Seven of eight Tri-City public elementary schools being considered for closure could be shut down this June if trustees approve recommendations made public this week.
Last night, after The Tri-City News’ deadline, trustees were expected to consider a staff recommendation to close College Park and Coronation Park elementary schools in Port Moody; Meadowbrook, Millside, Mountain View and Vanier in Coquitlam; and Lincoln in Port Coquitlam.
All the schools being considered for closure were chosen either because they’re operating at a capacity of less than 50% required by the provincial Ministry of Education or because the cumulative capacity of schools in their area is less than 65%. Age, location and operational costs, as listed in the district’s closure Policy 15, were not given as reasons for closing the schools this time around.
Moody elementary, with 96 students and 39% capacity, was not recommended for closure as yet because School District 43 is awaiting the outcome of PoMo’s official community plan process, which could change development in the area, resulting in different enrolment projections.
Tuesday’s expected decisions were to come after a three-month process, which included two rounds of school meetings and two nights of public input meetings last week. Hundreds of parents and children turned out to convince trustees to keep their schools open.
A decision to close the seven schools would mean about 700 students would have to change schools and several day cares, a Montessori school, community programs, a social adjustment program and an Aboriginal kindergarten would have to relocate.
At one school, Lincoln, busing is recommended for 2007/’08 while Victoria Drive undergoes construction, and Porter elementary school, a receiving school if Mountain View and Vanier close, is supposed to be under construction for seismic repairs next year, which could have some bearing on student relocation.
If College Park is closed it could still be used for classrooms while Seaview undergoes seismic repairs next year.
Moody elementary school parents are relieved their school has missed this round of closures.
But parent advisory council secretary Carol Grice said she and other parents are still shocked that seven of eight schools are being recommended for closure.
And she said Moody is not guaranteed to stay open in as its future depends on the outcome of the city’s official community plan process, enrolment and what direction trustees and the district will take.
“We still don’t know will happen over the next year or two,” she said.
This is the second time the school has been considered for closure and it could be looked at again next fall, when board policy requires data relating to the “educational and economic impact of declining and/or shifting enrolment” be presented, possibly initiating another school closure process.
Since 2001, enrolment has declined by 2,500 students, 1600 of them at elementary schools. A further decline in enrolment of 2,300 students is expected over the next five years, according to school district projections.
A decision by trustees to go ahead with seven closures would bring to 10 the number of schools closed in the district since 2003.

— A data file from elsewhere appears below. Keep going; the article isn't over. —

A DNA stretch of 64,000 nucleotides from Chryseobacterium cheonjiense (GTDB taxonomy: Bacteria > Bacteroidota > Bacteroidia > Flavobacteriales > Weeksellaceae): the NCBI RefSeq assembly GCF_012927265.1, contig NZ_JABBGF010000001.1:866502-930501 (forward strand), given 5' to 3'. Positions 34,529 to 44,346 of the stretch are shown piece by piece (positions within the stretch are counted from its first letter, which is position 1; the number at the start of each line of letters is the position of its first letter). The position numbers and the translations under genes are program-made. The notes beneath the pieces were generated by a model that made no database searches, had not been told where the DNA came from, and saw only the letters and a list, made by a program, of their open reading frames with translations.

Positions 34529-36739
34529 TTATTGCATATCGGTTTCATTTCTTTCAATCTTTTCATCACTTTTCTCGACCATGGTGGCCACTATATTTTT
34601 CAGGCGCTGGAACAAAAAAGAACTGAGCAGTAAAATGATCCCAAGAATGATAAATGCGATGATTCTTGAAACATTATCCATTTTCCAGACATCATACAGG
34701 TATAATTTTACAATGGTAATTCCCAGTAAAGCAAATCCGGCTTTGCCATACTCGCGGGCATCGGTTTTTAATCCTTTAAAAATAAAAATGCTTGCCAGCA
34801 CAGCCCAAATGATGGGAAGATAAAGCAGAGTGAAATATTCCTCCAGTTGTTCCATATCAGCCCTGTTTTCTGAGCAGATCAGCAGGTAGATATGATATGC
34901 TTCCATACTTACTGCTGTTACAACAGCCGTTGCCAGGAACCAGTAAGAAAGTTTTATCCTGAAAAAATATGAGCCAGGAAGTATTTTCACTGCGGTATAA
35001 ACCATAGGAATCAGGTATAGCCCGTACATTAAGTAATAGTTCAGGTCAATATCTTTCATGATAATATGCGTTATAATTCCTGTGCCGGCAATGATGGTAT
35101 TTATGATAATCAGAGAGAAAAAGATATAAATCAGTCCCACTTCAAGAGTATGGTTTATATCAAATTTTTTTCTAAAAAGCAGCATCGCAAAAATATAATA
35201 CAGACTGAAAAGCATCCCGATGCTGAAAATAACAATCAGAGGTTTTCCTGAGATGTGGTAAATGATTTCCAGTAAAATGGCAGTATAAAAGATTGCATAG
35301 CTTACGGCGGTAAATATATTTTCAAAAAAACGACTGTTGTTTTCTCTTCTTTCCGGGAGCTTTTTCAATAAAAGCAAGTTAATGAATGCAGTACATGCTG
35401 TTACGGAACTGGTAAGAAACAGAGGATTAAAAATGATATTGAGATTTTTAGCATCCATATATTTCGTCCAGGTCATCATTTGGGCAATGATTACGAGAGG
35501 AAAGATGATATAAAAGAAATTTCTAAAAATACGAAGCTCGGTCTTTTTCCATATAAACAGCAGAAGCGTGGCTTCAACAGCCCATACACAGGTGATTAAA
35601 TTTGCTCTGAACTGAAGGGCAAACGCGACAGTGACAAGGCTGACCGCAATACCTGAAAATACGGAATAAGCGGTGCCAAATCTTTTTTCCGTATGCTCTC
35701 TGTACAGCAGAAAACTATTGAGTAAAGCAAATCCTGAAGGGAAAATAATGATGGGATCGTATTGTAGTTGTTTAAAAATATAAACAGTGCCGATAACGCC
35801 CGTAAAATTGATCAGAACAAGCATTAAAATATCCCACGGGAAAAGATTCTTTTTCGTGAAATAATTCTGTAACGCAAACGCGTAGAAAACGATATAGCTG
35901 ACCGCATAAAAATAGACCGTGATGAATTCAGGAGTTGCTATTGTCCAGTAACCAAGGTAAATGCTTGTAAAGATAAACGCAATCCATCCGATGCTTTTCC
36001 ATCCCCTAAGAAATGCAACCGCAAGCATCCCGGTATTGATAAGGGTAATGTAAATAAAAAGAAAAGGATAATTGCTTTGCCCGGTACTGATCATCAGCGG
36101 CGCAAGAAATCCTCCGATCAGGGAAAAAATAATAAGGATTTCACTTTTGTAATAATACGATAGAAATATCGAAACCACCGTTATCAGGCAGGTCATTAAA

Meanwhile, the city of Port Moody is still not satisfied with the district’s school closure process. Acting mayor Meghan Lahti fired off a letter to trustees Tuesday calling for more consultation. Lahti stated in her letter that College Park and Seaview should share administration so both schools can stay open, a model that will be used during seismic upgrading, and Coronation Park should stay open to accommodate new families that will move in because of development in the area.
“We have a duty to protect the interests of the thousands of families who have made commitments to pre-purchase family-oriented units in buildings that are currently under construction,” Lahti stated in her letter.
Noting that school officials have yet to meet with city staff as promised Feb. 23, Lahti called on trustees to participate in the city’s official community plan process.
“I need to reiterate that despite several requests, we have yet to have a meeting between Port Moody council and school trustees on this matter,” Lahti wrote.
The district’s school closure process, which began Nov. 28, is not sitting well with parents either, according to an online survey by the District Parent Advisory Council.
Interim DPAC chair Richard Stewart said 100 people replied to the survey and 80% said the process was too rushed and the announcement too hasty, giving parents little warning (89%) with the result that many parents (73%) thought the decision was made before the consultation even began.
Another 70% of respondents said they didn’t get answers to their questions, 95% said trustee attendance at school meetings should have been mandatory and 90% didn’t have confidence in SD43’s enrolment projections.
Stewart said although the survey sample was small, respondents were deeply involved in the process and offered good insight into some of the issues, many of which were experienced during the last round of school closures in 2003.
“We ought to be siting down with the school board to figure out a way to deal with these things in the long term,” he said, noting the process to initiate school closures came “as a surprise to everyone.”